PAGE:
With Sister Mary Ann Garisto

The Creation’s Transformative Energy Committee (CTEC) of SCNY has committed to reducing plastics in our lives, and we invite you to do the same. We can begin by reflecting on how our habits contribute to what Pope Francis calls a “throwaway culture.”

“We cannot allow our seas and oceans to be littered by endless fields of floating plastic,” said Pope Francis. When Pope Francis spoke these words, he was referring to the three large islands of plastic rubbish and microplastics that have ended up in the Pacific Ocean. Food packaging accounts for more than 40% of this waste.

Many sea and land animals are suffering and dying because of microplastics. What are microplastics? They are frag-ments of plastic less than five millimeters in length that are difficult to recycle-reuse, and, as plastics of all sizes, do not readily break down. Like single-use plastic, less than 10% of microplastics are recycled, over 75% end up in landfills or oceans, and nearly 10% are incinerated. Microplastics are found in a variety of environments. Marine animals, fish and birds often ingest the plastics, resulting in neurological and reproductive toxicity, and work their way up through food chains. They have been detected in drinking water, food products, seafood, table salt, human tissues and organs, and human blood. Scientists are presently exploring the impact on microplastics on humans. They also have been found to be a source of air pollution.

Microplastics are also produced commercially in the form of microbeads, which are found in cosmetics, synthetic cloth-ing materials, plastic bags and plastic bottles. More information microplastics is available on the Wikipedia, Britannica or National Geographic websites.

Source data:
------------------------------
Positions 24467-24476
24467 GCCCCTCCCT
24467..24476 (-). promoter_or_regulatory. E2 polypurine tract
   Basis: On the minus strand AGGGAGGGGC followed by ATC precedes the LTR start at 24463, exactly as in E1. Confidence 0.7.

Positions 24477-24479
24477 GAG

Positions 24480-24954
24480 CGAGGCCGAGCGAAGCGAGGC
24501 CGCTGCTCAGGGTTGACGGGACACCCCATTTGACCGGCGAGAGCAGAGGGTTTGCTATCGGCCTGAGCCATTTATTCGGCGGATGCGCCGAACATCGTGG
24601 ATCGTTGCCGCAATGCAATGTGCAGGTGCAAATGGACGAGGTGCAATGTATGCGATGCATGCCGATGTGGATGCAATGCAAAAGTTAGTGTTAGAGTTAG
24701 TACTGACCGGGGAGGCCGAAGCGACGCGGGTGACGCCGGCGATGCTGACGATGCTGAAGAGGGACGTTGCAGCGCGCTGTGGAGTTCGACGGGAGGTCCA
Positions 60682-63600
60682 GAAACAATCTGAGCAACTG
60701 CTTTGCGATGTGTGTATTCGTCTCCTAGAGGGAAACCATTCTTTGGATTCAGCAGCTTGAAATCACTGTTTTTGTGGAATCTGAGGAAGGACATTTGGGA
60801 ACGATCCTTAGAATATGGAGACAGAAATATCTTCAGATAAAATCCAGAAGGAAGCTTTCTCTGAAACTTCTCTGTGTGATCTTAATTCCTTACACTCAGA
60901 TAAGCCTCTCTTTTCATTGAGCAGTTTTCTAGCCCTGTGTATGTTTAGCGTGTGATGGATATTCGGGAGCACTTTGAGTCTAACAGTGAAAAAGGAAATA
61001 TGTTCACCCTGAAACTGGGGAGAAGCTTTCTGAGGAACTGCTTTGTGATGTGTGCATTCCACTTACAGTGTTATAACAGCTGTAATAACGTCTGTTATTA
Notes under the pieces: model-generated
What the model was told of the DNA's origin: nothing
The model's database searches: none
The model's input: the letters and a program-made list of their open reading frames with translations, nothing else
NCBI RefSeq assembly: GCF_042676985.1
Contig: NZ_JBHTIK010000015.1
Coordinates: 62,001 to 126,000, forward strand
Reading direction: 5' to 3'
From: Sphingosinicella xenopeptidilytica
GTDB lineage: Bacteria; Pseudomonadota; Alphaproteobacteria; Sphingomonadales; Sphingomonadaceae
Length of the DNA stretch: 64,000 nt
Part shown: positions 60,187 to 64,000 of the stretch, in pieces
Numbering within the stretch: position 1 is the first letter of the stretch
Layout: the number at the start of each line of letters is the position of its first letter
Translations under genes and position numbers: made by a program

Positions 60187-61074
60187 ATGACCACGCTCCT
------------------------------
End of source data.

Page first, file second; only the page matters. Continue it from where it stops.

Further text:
Another way to reduce and eliminate use of plastic is by becoming an aware consumer.

The CTEC has sent out specific calls to action, recommending consumers to take the following steps:

  • Take an inventory of the food you buy and its packaging. Consider asking the store manager if there are efforts to reduce use of plastic in food packaging.
  • Learn how your municipality handles plastics in its recycling stream. Near the Mount, for example, tours are held at the Yonkers Material Recovery Facility (off the N.Y.S. Thruway near the Stew Leonard exit).
  • The Beyond Plastics website, www.beyondplastics.org, provides a wealth of information on the topic. The national project, based at Bennington College in Vermont, pairs environmental policy experts with college students to build an anti-plastics movement. The site includes many studies, fact sheets, and reports.

And if you haven’t done so already, please consider replacing your water bottle with a stainless steel or glass bottle. According to Beyond Plastics, “one million single-use plastic bottles are bought around the world every minute and more than half-trillion plastic bottles are sold annually, but less than one-third of all plastic bottles will ever be recycled.”

Keep watching this space for more suggestions on how to lower your carbon footprint.